NEW YORK (AP) — A bus driver who barreled through a red light and slammed into another bus in New York City this month, killing himself and two others, had a history of accidents and a recent conviction for driving drunk, but he was legally allowed to drive under federal rules that grant one strike before banning a driver for life.
Raymond Mong lost a job as a New York City bus driver in 2015 after pleading guilty to an off-duty, hit-and-run, drunken-driving crash in Connecticut. He was still serving 18 months' probation when he got into another crash in his personal vehicle in June of 2016.
Neither of those wrecks, though, kept him from legally getting behind the wheel of a bus again.
He got a job with a charter company and had a valid commercial driver's license on Sept. 18 when he powered his empty bus through an intersection in Queens at nearly twice the 30 mph (48 kph) speed limit, hit another bus, plowed onto a sidewalk and crashed into a building, police said. Sixteen people were hurt in addition to the three killed.
It isn't clear exactly when Mong started driving for the charter company, a small outfit called the Dahlia Group.
It's possible his out-of-state conviction slipped through the cracks. Private motorcoach operators aren't required by federal law to do a criminal background check on employees, though the rules differ for school bus drivers or anyone carrying hazardous materials. And there's no clearinghouse where companies can search a prospective employee's criminally bad driving record.
New York's Department of Motor Vehicles is supposed to be informed whenever a driver is hired so it can run various background checks, but a spokeswoman for the agency said Dahlia never did so.
But even if that notification had been made, it wouldn't necessarily have precluded Mong from driving.
Under rules set by the Federal Motor Carrier Safety Administration, a driver convicted of certain crimes, such as leaving the scene of an accident or driving under the influence of alcohol or drugs, can have their license suspended for up to a year. After that, they can go back to their work.
A second violation means they're disqualified for life, though some people can be re-instated after a decade. And other, lower-level infractions committed while in a personal vehicle don't count as a strike at all against their commercial license.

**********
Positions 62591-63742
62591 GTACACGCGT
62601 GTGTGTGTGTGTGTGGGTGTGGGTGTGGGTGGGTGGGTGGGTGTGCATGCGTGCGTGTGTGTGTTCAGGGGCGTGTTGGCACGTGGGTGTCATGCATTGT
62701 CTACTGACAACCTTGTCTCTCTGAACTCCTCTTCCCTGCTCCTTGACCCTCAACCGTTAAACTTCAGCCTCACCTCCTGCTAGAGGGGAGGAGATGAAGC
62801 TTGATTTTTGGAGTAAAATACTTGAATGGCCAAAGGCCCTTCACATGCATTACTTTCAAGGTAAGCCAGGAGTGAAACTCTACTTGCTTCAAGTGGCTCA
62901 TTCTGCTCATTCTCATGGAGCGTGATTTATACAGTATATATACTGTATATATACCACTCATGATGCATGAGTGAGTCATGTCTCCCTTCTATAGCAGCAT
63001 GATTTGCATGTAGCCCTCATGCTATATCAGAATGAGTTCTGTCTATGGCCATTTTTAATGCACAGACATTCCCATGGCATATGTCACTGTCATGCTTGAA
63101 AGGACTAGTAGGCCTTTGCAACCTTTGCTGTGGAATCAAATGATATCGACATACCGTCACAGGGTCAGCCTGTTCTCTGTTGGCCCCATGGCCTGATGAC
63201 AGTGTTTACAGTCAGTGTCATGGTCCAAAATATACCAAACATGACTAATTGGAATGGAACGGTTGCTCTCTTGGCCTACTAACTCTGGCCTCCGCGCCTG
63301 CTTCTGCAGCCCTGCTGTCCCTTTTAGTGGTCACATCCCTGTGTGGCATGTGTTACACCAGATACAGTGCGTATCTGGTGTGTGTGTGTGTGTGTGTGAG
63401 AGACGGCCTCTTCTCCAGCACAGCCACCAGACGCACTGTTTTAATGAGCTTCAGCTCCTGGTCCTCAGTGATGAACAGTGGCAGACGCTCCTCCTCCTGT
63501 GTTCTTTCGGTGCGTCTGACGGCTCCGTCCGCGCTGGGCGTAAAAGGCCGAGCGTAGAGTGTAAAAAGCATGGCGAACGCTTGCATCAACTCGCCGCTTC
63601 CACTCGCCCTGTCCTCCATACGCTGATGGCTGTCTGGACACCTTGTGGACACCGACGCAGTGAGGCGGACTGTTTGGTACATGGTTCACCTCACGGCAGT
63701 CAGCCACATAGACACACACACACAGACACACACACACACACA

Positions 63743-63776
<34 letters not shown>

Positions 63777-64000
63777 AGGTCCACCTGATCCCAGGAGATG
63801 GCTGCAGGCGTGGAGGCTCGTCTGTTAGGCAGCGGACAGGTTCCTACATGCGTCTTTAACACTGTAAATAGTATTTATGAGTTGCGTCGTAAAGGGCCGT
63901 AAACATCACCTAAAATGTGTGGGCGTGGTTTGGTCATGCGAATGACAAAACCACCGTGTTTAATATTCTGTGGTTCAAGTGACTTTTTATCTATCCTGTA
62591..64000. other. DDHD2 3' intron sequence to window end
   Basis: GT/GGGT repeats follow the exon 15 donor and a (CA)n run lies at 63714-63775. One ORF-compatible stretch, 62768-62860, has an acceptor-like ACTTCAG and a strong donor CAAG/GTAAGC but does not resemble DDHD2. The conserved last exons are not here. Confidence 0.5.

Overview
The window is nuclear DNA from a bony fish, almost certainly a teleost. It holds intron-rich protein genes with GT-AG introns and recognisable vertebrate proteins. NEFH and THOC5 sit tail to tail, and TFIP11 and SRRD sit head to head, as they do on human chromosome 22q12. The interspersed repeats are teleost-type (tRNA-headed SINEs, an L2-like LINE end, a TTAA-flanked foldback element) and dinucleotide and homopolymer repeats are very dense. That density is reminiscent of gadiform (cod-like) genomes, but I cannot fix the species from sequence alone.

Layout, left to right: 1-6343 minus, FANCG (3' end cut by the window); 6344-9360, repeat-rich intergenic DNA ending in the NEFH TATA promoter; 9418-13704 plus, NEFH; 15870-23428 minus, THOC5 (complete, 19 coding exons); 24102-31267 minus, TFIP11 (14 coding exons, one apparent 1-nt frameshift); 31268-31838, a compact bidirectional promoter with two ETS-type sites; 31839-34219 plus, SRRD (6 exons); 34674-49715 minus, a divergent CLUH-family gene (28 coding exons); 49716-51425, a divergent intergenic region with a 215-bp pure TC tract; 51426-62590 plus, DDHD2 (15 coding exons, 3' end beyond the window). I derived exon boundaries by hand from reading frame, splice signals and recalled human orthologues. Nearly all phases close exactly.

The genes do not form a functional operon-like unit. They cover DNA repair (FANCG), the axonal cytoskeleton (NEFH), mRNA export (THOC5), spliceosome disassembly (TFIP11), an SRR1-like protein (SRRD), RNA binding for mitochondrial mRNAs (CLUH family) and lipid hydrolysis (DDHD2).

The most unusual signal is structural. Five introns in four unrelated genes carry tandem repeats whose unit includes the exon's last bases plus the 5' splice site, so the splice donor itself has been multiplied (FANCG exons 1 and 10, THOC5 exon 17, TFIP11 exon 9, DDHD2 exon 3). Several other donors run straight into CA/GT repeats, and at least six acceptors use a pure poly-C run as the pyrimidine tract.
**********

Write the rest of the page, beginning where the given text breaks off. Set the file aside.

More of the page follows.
The restrictions are relatively new — within the past decade — said officials with the Advocates for Highway and Auto Safety, an alliance of consumer, medical and public health groups that aims to improve road safety.
"It used to be that what you did in a private vehicle was never held against your commercial license," said Henry Jasny, general counsel for the group.
But there has to be a balance between allowing a mistake and recognizing a dangerous pattern.
"Part of the problem is that one DUI isn't necessarily indicative of a bad actor," especially if they're not driving the bus while drunk. "There's some balancing between how serious the violation is and pulling someone's right to earn a living for 10 years."
There are about 3,200 private bus companies in North America, and they make more than 600 million passenger trips annually on charters, tour buses and shuttles, and overall have a good safety record.
While employers are required to test for drugs and alcohol, there was no way to prevent a driver who failed a test from quitting and going to a new company. By 2020, a national clearinghouse will be established where bus companies around the country can check the results of a commercial driver's drug and alcohol testing, Jasny said.
Peter Pantuso, president of the American Bus Association, said companies are required by law to do a 10-year employment history check on drivers to see their performance history and also pull their motor vehicle records. New drivers also are required to pass a test.
He said companies he's spoken with wouldn't want to hire a driver with a recent drunken-driving conviction.
"As a company you want to make sure you have the best and safest people behind the wheel," he said.
Dahlia has not responded to repeated requests for comment, and it is unclear whether the company's managers were aware of Mong's driving record.
Like Mong, the company has a blemished record. One person died when a Dahlia bus overturned in 2016 while driving through a snowstorm to reach the Mohegan Sun casino in Connecticut.
In 2003, two people died when a Dahlia bus crashed in New Jersey on the way to a casino in Atlantic City, according to news accounts at the time.